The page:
Italy v England: What is the difference between an Italian and English prenup?
By:0 commentsAugust 6, 2018
Nearly every nation in the world allows its residents to divorce. The procedure and requirements to obtain a divorce, however, vary greatly between jurisdictions. Some countries allow divorce by consent (also known as no-fault divorce), including the Netherlands, Scotland and France. Others, such as Ireland, do not.
Starting this week, we are running a new series of posts on the blog that will look at the difference between Italian and English divorce law.
Why Italy? Well, Lidia Fili Aicardi, a member of our London team is Italian, obviously fluent and has an interest in international cases.
This week Lidia will be joined by her colleague Sarah Masato, an Italian family law specialist and Partner at MM & Partners to take a look at how the UK law on nuptial agreements compares to Italy’s. The main difference is that the UK will uphold a nuptial agreement under certain conditions, whereas Italian Courts generally will not.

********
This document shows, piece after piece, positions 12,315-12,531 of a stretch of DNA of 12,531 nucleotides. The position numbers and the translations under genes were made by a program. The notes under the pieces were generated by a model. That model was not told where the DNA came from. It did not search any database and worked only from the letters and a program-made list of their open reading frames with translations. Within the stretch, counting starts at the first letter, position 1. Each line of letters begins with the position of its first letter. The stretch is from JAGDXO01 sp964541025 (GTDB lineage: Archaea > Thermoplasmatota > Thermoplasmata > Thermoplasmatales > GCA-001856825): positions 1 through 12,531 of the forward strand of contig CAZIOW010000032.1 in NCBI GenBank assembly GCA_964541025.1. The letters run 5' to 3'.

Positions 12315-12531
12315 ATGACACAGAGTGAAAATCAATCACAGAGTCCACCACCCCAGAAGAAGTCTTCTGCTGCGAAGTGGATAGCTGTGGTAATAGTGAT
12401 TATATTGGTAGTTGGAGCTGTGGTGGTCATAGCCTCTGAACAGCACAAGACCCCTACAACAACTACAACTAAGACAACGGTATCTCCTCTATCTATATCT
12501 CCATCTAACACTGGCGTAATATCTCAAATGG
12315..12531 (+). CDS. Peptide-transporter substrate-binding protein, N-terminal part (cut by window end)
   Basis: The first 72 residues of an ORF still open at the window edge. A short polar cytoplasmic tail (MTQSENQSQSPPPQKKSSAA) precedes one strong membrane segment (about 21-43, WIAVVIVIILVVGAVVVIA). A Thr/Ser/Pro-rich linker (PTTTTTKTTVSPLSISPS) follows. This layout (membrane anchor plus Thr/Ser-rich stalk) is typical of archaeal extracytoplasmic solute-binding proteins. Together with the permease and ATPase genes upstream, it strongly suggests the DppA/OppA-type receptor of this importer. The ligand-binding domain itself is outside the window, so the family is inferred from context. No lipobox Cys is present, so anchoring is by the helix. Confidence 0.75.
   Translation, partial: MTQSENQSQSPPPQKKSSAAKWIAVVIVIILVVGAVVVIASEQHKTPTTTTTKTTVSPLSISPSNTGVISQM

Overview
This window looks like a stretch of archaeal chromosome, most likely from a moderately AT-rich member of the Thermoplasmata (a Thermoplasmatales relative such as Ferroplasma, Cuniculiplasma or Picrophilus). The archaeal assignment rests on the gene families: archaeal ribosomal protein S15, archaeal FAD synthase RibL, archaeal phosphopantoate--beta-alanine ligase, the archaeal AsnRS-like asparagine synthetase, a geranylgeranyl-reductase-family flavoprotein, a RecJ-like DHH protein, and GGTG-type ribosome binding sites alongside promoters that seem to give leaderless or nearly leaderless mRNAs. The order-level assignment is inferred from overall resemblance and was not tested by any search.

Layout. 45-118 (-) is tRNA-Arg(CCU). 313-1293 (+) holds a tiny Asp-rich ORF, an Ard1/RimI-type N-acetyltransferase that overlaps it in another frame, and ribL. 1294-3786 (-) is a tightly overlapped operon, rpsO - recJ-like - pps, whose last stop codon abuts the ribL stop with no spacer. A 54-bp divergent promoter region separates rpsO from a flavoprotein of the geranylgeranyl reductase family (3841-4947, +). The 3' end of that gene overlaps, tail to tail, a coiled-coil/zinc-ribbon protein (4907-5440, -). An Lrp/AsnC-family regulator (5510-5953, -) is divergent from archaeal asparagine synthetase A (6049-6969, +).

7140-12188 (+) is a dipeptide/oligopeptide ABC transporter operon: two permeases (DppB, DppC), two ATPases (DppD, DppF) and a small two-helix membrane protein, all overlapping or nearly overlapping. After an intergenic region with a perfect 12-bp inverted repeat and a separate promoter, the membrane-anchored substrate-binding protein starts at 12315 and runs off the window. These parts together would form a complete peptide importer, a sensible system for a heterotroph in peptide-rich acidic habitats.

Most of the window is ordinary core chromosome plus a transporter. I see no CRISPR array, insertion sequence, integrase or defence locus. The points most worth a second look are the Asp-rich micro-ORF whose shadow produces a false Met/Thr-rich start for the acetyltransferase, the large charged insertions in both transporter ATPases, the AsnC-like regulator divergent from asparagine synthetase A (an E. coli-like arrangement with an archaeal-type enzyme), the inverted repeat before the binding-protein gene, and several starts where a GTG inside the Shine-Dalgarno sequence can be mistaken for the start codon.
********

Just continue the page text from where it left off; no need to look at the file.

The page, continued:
Historically, the idea that parties could redefine the rights and obligations arising from their marriage was “against public policy”, and therefore Courts refused to give significant weight to nuptial agreements in the UK. In 2010 when considering the case of Radmacher v Granatino, the Supreme Court moved away from this idea that many considered to be outdated, and held that although parties cannot oust the Court’s jurisdiction by agreement, a nuptial agreement that has freely been entered into, without external pressures or influences and with a full understanding of its implications, can be upheld unless in the circumstances it would not be fair to do so. The Court went on to say that the existence of the agreement can alter what will otherwise be considered fair.